Hot answers tagged

16

There are two levels at which this can be answered, I suppose: what were the personal motivations for offering/agreeing a draw, and what were the objective features of the position that grounded the decision? I think you're asking mostly after the second, but I've read many comments lately voicing frustration with agreed draws in this match, so I hope you ...


11

Kasparov's reason for that statement may be no deeper than this: The current rating list does give a concrete, factual basis for his assessment, though it is certainly something with which others might disagree. Current world #2 Levon Aronian, for one, made a point of contradicting Kasparov: "I don’t think [what Kasparov said] is true. The player that ...


10

Well, just when I was writing the question up, I finally found the answer -- no -- so I am answering my own question. Way down at the bottom of this web page, it gives the Yiddish name for the bishop (once transcribed from the Hebrew alphabet) as "der Loyfer," which is like the German name "der Läufer." So, assuming this is a reliable source (and it's ...


9

There's a great analysis of the game here: 2012 FIDE World Chess Championship: Anand vs. Gelfand - Game 1. According to the video, it is easy for white to get one of his rooks behind that pawn especially when both players are left with 1 rook, 1 bishop each.


7

Kasparov has been known to make controversial statements. He's just not politically correct. But it is the fact that the match winner will not be considered world strongest chess player by most. According to May 2012 FIDE Elo list Anand was no.4 and Gelfand no.20. The part about it being first time in long period of time is questionable, recent FIDE world ...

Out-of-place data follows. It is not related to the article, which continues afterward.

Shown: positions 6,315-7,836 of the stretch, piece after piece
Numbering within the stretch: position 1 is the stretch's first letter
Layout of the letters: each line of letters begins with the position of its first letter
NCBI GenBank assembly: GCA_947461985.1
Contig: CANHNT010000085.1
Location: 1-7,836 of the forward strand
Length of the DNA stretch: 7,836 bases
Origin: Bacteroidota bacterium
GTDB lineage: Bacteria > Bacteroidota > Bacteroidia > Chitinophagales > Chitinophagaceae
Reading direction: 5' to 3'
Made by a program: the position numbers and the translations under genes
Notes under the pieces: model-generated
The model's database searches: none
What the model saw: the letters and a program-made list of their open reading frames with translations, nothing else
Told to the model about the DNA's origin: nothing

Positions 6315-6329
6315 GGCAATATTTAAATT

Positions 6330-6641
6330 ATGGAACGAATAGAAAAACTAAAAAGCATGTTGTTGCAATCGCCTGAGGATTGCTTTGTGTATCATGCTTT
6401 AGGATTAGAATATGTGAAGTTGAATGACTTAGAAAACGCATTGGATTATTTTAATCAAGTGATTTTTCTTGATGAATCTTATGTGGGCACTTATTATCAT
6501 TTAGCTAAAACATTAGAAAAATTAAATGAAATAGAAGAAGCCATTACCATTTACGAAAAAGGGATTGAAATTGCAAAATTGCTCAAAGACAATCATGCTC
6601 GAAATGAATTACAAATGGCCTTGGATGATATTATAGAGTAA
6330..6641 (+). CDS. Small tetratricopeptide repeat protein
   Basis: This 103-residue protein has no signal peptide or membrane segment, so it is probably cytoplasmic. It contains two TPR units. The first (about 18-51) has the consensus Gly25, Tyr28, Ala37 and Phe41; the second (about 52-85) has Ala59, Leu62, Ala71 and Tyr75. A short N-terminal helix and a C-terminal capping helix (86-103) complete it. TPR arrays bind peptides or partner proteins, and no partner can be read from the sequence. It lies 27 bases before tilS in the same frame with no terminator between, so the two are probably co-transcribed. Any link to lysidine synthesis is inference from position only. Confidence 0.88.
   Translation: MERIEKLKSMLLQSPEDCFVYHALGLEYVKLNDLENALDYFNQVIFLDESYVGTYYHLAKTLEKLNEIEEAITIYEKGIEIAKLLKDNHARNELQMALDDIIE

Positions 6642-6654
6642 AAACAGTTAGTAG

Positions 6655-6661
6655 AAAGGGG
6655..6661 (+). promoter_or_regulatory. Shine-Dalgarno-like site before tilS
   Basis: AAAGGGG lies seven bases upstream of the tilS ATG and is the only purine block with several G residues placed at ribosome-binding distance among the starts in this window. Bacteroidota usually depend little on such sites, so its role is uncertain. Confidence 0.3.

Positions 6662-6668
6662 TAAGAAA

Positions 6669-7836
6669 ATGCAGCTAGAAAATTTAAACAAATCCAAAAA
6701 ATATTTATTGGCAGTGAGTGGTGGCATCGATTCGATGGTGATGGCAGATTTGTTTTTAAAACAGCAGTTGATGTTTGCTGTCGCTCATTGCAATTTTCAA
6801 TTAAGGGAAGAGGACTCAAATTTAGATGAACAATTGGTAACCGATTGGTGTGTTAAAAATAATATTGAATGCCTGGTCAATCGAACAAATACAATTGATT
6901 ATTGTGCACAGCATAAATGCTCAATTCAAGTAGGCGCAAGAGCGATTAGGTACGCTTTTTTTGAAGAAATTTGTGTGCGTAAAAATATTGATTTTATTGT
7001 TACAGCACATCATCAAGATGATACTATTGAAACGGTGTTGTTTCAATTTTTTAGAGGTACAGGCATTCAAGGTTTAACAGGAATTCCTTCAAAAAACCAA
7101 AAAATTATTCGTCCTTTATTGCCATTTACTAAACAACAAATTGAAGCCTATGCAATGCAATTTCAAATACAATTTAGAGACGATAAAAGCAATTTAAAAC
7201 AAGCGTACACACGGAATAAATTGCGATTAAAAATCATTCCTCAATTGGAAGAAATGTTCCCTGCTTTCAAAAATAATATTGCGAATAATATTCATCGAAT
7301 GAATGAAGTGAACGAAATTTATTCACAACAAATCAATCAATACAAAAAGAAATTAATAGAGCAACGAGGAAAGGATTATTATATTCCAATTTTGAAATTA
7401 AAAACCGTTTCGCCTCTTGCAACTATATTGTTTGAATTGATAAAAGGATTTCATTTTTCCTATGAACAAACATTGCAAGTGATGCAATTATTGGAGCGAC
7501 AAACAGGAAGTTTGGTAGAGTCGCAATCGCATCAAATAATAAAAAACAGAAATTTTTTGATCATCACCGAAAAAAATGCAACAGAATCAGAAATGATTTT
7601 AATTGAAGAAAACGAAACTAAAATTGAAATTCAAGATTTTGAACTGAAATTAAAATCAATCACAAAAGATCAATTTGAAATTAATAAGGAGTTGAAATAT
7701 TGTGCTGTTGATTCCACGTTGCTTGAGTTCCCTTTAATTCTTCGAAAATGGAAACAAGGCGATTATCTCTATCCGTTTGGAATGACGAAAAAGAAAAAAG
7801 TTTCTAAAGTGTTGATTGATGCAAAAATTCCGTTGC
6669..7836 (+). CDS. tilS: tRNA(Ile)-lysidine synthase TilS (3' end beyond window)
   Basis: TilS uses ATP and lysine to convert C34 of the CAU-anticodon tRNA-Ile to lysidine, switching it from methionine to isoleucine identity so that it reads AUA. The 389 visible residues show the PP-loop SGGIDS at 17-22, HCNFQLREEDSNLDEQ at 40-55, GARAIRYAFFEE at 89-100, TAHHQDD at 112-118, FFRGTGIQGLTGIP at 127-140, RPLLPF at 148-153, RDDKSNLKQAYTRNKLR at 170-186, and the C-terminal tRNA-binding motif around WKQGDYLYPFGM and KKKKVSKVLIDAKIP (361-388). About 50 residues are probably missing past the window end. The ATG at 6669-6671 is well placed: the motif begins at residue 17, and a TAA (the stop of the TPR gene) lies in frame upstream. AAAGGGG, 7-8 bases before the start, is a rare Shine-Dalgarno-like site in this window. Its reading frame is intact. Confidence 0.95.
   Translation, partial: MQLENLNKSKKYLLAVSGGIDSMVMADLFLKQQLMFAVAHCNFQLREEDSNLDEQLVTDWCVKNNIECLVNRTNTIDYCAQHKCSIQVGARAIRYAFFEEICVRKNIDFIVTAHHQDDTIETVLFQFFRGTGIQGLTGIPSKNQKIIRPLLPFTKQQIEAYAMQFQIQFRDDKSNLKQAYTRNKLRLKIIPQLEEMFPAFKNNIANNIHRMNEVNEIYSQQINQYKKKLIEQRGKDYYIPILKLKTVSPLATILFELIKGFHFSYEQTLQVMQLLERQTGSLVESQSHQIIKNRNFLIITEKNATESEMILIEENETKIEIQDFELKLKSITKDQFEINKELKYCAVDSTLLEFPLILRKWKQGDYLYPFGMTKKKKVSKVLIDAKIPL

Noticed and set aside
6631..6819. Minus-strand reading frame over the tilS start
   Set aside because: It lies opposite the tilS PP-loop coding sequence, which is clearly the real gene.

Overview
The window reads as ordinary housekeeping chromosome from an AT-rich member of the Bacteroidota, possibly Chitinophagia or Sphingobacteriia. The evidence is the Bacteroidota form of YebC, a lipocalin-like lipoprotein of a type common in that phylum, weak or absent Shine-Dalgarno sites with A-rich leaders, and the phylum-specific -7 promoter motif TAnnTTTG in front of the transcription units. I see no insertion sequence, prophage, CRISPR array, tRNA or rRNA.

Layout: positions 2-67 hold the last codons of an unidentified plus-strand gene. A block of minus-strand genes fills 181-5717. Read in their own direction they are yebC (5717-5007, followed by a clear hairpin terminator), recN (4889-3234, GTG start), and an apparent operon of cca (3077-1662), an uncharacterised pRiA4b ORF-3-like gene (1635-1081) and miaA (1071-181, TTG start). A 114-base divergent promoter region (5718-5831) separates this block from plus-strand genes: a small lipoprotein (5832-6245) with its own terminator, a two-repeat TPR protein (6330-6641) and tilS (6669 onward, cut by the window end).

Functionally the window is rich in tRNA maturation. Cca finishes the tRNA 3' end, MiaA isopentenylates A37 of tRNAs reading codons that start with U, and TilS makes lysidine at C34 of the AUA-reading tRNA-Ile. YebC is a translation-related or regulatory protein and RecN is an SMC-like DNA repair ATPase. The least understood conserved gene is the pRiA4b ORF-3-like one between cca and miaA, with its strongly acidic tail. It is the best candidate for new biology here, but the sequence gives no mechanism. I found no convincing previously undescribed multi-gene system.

4

One winning line involves an exchange of queens and bringing the king to e5. [FEN "8/5p1k/1P4p1/2P4p/7P/5Q2/5PP1/4qbK1 w - - 0 1"] 1. Qxf7+ Kh8 2. Qf6+ Kh7 3. Qf4 Bb5+ (3... Bc4+ 4. Kh2 Bd5 5. c6 Bxc6 6. Qc7+ Kh6 7. Qxc6 Qxf2 8. Qc1+ Kh7 9. Qc7+ Kh6 10. Qd8 Qf4+ 11. Kg1 Qc1+ 12. Kf2 Qf4+ 13. Ke2 Qe4+ 14. Kd1 Qb1+ 15. Kd2 Qb2+ 16. Kd3 Qb3+ 17. Ke4 ...


3

http://www.chessgames.com/perl/chessgame?gid=1666558 the shortest game is World Championship history. It's not so much the material difference, after Bd3 Qxb1+ two Rooks is not enough for the Queen and the Bishop, but the weakness around the Black King will cause Gelfand to lose anyway. After h6 and Ne4, d6 will fall and mate is always possible on g7. A ...


3

Both players played a solid game and were unable to gain an advantage. Trying to force an advantage where there is none to be found is asking for a loss at that level of play.


2

Why? Probably because of subjective pressure of the first game of World Championship match. From what I recall when watching this game - the commentators were also surprised that Gelfand offered/agreed to a draw. His advantage was also not only in the passed pawn (which could e either a strength or a weakness) but also in having two bishops.


1

Here's my take (FWIW): Black's remaining queenside pieces are undeveloped, He's lost control of the dark squares, He can't conquer either White's back or 2nd rank, His queen is trapped, He's about to get a spike pawn shoved down his throat at h6, All of this has happened in 17 moves, meaning Anand must have foreseen this variation in his home preparation,...


Only top voted, non community-wiki answers of a minimum length are eligible